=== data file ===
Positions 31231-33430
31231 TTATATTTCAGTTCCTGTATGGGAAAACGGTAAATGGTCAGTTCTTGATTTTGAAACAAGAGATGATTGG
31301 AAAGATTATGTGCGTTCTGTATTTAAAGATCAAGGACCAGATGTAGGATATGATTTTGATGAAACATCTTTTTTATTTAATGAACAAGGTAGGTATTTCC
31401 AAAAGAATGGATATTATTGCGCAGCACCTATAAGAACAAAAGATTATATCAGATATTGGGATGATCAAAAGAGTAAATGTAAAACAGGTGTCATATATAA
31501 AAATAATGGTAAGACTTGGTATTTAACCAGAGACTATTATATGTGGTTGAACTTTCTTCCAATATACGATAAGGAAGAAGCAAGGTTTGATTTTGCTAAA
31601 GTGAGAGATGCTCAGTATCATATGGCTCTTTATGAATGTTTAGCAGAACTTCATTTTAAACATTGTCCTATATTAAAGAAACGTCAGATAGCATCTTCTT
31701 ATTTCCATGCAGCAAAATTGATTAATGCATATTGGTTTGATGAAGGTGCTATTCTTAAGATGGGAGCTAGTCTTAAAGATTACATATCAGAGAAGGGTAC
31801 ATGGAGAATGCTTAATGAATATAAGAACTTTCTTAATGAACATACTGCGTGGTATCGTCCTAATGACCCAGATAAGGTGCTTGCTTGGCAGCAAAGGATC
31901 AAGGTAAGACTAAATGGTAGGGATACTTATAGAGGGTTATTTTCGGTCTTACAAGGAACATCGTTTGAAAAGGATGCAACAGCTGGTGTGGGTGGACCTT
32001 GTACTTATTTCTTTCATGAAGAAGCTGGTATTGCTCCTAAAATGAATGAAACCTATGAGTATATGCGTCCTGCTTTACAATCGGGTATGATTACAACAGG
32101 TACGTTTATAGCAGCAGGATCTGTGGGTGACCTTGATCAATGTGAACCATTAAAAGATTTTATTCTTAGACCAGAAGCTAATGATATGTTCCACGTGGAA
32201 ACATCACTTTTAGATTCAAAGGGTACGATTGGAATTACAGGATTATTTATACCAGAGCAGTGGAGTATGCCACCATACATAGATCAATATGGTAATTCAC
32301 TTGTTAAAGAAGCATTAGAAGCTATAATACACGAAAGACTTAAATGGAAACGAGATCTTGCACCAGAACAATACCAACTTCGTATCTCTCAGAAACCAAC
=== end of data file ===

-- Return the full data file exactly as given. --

Positions 31231-33430
31231 TTATATTTCAGTTCCTGTATGGGAAAACGGTAAATGGTCAGTTCTTGATTTTGAAACAAGAGATGATTGG
31301 AAAGATTATGTGCGTTCTGTATTTAAAGATCAAGGACCAGATGTAGGATATGATTTTGATGAAACATCTTTTTTATTTAATGAACAAGGTAGGTATTTCC
31401 AAAAGAATGGATATTATTGCGCAGCACCTATAAGAACAAAAGATTATATCAGATATTGGGATGATCAAAAGAGTAAATGTAAAACAGGTGTCATATATAA
31501 AAATAATGGTAAGACTTGGTATTTAACCAGAGACTATTATATGTGGTTGAACTTTCTTCCAATATACGATAAGGAAGAAGCAAGGTTTGATTTTGCTAAA
31601 GTGAGAGATGCTCAGTATCATATGGCTCTTTATGAATGTTTAGCAGAACTTCATTTTAAACATTGTCCTATATTAAAGAAACGTCAGATAGCATCTTCTT
31701 ATTTCCATGCAGCAAAATTGATTAATGCATATTGGTTTGATGAAGGTGCTATTCTTAAGATGGGAGCTAGTCTTAAAGATTACATATCAGAGAAGGGTAC
31801 ATGGAGAATGCTTAATGAATATAAGAACTTTCTTAATGAACATACTGCGTGGTATCGTCCTAATGACCCAGATAAGGTGCTTGCTTGGCAGCAAAGGATC
31901 AAGGTAAGACTAAATGGTAGGGATACTTATAGAGGGTTATTTTCGGTCTTACAAGGAACATCGTTTGAAAAGGATGCAACAGCTGGTGTGGGTGGACCTT
32001 GTACTTATTTCTTTCATGAAGAAGCTGGTATTGCTCCTAAAATGAATGAAACCTATGAGTATATGCGTCCTGCTTTACAATCGGGTATGATTACAACAGG
32101 TACGTTTATAGCAGCAGGATCTGTGGGTGACCTTGATCAATGTGAACCATTAAAAGATTTTATTCTTAGACCAGAAGCTAATGATATGTTCCACGTGGAA
32201 ACATCACTTTTAGATTCAAAGGGTACGATTGGAATTACAGGATTATTTATACCAGAGCAGTGGAGTATGCCACCATACATAGATCAATATGGTAATTCAC
32301 TTGTTAAAGAAGCATTAGAAGCTATAATACACGAAAGACTTAAATGGAAACGAGATCTTGCACCAGAACAATACCAACTTCGTATCTCTCAGAAACCAAC